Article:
Trio opens Caribbean restaurant with Jamaican, slow and Brooklyn Swag recipes

What makes Caribbean cuisine “authentic”?

According to the trio behind San Jose’s newest restaurant, it has an atmosphere. “Think of Caribbean cuisine as equal parts to resilience, history, tradition and of course spices,” read their Instagram page. “This is how our people show love.”

Introducing this culture to a wide audience is the mission of Island Taste Caribbean Grill, which opened on Saturday in the heart of the city center, opposite the City Hall. This new place comes courtesy of Dorian and Mark St. Fleur, who are immigrant children (her family comes from Jamaica and his from Haiti), and head chef Imani Manning, a Jamaican native who had previously learned to cook at her mother’s Kingston restaurant. Starting a professional career in New York.

For the couple St. Fleurs had no intention of moving from their human resources and real estate careers to this cultural and culinary venture when they moved to San Jose. But they found the description “islands” does not mean for West Coast residents what it means for East Coast. In fact, they were surprised to find many They had never been to Jamaica, or the Caribbean, for that matter.and the cuisine of the West Indies was much harder to obtain here than in New York.

Within the plague, these cognitions sprouted into the idea. We were eager to hear their story from the Brooklyn to the Bay Area:

The dumb chicken tunnel at Island Taste Caribbean Grill in San Jose is named Bolt, after legendary Jamaican track star Usain Bolt. Chicken wings are available as well. (Image by Corey Butkin / WDS Visuals for Island Taste)

Q: How was the restaurant idea created?

Dorian: We first moved here with our daughter in 2019, when I started a role at Google in performing diversity, capital, generalization strategy. Just as we reached the furrow of life in the Gulf region, the plague struck. We found ourselves isolated in our home, thousands of miles away from all our friends and family. During that time my husband started teaching himself how to cook traditional Caribbean dishes by watching videos on YouTube. His goal was to make us feel less isolated and homesick. We loved what we built here, but it’s very different from our life in Brooklyn.

One day, he had a brilliant idea that we should open our own restaurant and bring a taste of the islands, along with our swag in Brooklyn, to the bay. The only problem: we are not chefs.

Island Taste Caribbean Grill is located on East Santa Clara Street between the fifth and sixth streets of downtown San Jose. (Dai Sugano News Group / Bay Area)

Q: So the third Brooklyn pawn to go west?

Dorian: Yes, so Mark offered his idea to a friend from New York who was a chef – Manning’s coach – and she immediately got on board.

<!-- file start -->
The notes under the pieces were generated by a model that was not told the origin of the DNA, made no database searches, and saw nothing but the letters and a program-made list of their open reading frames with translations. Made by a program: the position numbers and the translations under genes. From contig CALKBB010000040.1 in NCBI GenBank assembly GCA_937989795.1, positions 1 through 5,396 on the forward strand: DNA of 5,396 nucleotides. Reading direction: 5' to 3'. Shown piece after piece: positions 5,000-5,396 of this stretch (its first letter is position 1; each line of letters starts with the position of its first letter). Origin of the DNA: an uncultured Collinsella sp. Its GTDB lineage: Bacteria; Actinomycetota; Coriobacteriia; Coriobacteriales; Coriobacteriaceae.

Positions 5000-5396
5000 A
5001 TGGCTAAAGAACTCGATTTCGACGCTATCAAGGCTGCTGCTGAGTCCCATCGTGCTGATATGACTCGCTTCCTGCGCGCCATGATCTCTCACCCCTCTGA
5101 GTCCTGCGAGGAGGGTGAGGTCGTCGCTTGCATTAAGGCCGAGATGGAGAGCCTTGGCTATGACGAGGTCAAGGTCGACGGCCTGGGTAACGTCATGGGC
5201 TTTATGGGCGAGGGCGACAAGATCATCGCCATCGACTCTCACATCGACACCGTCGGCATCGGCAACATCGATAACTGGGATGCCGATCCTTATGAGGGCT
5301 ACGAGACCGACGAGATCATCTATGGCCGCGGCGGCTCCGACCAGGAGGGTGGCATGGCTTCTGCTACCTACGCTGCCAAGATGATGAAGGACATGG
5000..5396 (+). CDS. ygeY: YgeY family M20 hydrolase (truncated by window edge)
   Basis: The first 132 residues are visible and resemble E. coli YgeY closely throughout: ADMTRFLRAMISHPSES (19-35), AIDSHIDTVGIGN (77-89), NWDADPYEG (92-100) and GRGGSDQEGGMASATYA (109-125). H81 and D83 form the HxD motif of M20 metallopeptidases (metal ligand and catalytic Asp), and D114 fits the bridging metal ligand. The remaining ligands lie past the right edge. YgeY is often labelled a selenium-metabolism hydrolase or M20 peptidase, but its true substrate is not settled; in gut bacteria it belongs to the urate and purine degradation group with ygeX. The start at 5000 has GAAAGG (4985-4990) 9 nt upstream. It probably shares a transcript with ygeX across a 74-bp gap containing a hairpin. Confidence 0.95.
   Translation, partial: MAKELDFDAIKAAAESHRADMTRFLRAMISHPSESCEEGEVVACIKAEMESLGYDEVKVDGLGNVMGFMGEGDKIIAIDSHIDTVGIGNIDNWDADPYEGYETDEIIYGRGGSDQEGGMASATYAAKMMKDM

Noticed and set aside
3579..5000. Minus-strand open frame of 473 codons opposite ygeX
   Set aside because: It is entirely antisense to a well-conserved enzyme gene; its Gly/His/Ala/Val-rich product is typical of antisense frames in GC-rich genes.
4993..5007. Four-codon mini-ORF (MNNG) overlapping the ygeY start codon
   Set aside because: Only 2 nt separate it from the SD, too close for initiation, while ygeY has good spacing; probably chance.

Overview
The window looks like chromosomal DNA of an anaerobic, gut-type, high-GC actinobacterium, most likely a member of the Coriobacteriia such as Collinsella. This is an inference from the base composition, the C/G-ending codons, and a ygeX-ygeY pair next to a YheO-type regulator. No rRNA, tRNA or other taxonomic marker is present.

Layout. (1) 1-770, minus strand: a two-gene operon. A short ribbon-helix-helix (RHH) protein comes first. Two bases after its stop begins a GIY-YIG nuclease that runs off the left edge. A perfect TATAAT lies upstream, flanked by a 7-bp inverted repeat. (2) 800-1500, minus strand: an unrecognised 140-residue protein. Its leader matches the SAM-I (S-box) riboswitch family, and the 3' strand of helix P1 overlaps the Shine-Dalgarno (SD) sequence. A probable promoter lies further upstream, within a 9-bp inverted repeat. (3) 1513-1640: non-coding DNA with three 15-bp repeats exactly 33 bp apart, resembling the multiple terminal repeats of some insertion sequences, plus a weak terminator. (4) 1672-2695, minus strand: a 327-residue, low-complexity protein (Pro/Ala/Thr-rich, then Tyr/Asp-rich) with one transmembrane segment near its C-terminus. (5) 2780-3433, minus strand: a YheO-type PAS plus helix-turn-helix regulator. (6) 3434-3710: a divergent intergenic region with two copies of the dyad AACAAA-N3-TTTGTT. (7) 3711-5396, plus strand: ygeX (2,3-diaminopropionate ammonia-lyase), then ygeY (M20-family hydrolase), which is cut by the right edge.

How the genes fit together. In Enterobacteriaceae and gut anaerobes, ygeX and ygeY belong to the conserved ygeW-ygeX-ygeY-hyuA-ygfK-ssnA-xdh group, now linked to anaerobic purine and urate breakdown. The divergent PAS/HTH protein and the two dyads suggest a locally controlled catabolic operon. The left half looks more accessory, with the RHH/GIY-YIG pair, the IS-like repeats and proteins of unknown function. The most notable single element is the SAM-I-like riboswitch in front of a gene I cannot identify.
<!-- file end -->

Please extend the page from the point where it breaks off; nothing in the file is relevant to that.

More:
Q: Master, what’s your philosophy as a chef?

Trainer: My passion is to tell stories through food, to use food to educate. Each dish has a plot line. I want to push this culture out. I’m not even considering myself a magician. I create. The kitchen is an empty canvas.

Q: What’s on the menu?

Mark: Our menu features authentic dishes made from scratch from Jamaica and Haiti, along with flavors from across the Caribbean. All dishes have a name that means something special to us. For example, our chicken dish is called “Bolt”, named after the fastest man in the world, Usain Bolt, who was born and raised on the island of Jamaica.

Q: How is Haitian cuisine different from Jamaica’s?

Mark: While both Jamaican and Haitian dishes include a mix of styles and spices from West Africa, native Taino residents, Spain and France, the taste profile of each country’s cuisine is pretty clear. Most Haitian dishes start with a green spice base called “apis” (meaning “spices” in slow Creole) which includes coriander, onion and thyme. Jamaican dishes, on the other hand, usually include base spices like green onions, ginger and pimento. Both Jamaica and Haiti, as well as the rest of the islands across the Caribbean, cook dishes that include rice, meat and vegetables, but what sets each country’s cuisine apart is the way local spices and preparation methods are combined.

Island posters on the wall inside Island Taste Caribbean Grill in San Jose. (Dai Sugano News Group / Bay Area)

Q: What are the distinctly slow dishes on your menu?

Trainer: Our menu currently includes two dishes. The first is called “1804”, which pays homage to the year in which Haiti became the first independent black republic in the Caribbean, when it fought successfully for its freedom from the colonial rule of France. The dish includes fried goat meat (called “tasso” in slow Creole) and black rice (“Dion Dion Dion”). The other is called “Bang Bang”, after a popular song in Haiti, which includes fried pork (“Griyo”) and white rice with black beans (“Diri Kole Ak Pwa”).

Q: If someone is opposed to spices, what is a good choice?

Trainer: While all of our dishes include a rich combination of herbs and spices, that does not mean they are all spicy. I think this is the biggest misconception about Caribbean food. However, if someone is uncomfortable with too much heat, he can try our vegan rasta pasta, oxtail or Eskovich whole red snapper fish. The really spicy item on our menu is the boob chicken.

Leave a Comment